Short and bitter sweet, The Moon is Down
shows what becomes of docile countryfolk when they are invaded and subjugated.
Not sure what to expect from this lesser known work by Steinbeck, my first impression after a few pages was that I was in for a light comedy, a sort of Catch-22
anti-war declaration, apparently with silly citizens and gullible army officers acting out a daffy pre-"Hogan's Heroes" farce.
But then it turned serious and dark, and actually hopeful. There are small heroes, tiny victories. The struggle is not valiant. There are no action-packed depictions. It is furtive. Victory over their oppressors is implied.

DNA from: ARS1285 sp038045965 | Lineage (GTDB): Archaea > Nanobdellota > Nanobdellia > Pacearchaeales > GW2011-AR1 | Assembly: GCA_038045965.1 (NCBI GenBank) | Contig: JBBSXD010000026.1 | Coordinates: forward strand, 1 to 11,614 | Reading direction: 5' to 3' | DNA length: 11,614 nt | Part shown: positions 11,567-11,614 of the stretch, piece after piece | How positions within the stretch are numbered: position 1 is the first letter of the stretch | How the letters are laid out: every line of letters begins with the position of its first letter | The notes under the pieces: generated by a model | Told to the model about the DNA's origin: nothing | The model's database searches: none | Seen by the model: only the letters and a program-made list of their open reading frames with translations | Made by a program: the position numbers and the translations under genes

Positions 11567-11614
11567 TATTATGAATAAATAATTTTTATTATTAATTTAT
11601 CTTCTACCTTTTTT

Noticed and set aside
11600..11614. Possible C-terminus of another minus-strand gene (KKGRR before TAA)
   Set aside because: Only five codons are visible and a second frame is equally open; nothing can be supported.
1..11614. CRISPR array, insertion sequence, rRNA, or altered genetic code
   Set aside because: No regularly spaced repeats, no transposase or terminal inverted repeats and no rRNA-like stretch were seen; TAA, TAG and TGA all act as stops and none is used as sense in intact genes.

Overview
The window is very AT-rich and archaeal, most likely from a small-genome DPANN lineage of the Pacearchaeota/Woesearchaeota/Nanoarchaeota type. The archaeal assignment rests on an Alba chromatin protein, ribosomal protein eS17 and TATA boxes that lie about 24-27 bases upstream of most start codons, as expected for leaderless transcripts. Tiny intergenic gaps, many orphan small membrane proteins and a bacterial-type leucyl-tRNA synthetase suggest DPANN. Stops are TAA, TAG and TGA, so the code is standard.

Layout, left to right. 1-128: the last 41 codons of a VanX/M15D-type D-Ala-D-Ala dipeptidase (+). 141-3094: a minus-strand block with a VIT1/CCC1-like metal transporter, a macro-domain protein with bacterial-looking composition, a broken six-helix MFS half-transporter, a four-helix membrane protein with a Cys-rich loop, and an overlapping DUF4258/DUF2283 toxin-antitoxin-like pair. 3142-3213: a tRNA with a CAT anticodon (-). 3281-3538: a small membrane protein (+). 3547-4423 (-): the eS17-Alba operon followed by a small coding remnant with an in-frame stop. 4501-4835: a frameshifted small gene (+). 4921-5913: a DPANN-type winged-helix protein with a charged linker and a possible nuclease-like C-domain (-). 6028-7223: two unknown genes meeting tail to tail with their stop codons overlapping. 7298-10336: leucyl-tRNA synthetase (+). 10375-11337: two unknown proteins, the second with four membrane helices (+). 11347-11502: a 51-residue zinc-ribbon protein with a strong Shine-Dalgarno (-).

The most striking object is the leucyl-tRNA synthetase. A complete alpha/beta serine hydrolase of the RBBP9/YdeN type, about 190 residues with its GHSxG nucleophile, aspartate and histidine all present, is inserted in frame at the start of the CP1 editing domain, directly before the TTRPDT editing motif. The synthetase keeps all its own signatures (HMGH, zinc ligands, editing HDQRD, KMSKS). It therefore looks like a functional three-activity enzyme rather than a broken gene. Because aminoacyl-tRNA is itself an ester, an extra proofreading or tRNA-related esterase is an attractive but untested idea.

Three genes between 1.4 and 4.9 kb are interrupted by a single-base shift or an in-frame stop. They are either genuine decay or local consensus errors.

Aspects of The Moon is Down
had a deja vu familiarity about them and then one particular scene jarred my memory and sent me back 30 years or more to a TV version of All Quiet on the Western Front
. In it actor Richard Thomas (aka "John Boy") plays a German. I think in the early 80s he was trying to get away from his good-guy Waltons persona. Playing a Nazi would do it. Well anyway, the scene in question is not, to my recollection, from All Quiet...
, but rather from this book. I hope Steinbeck got some credit.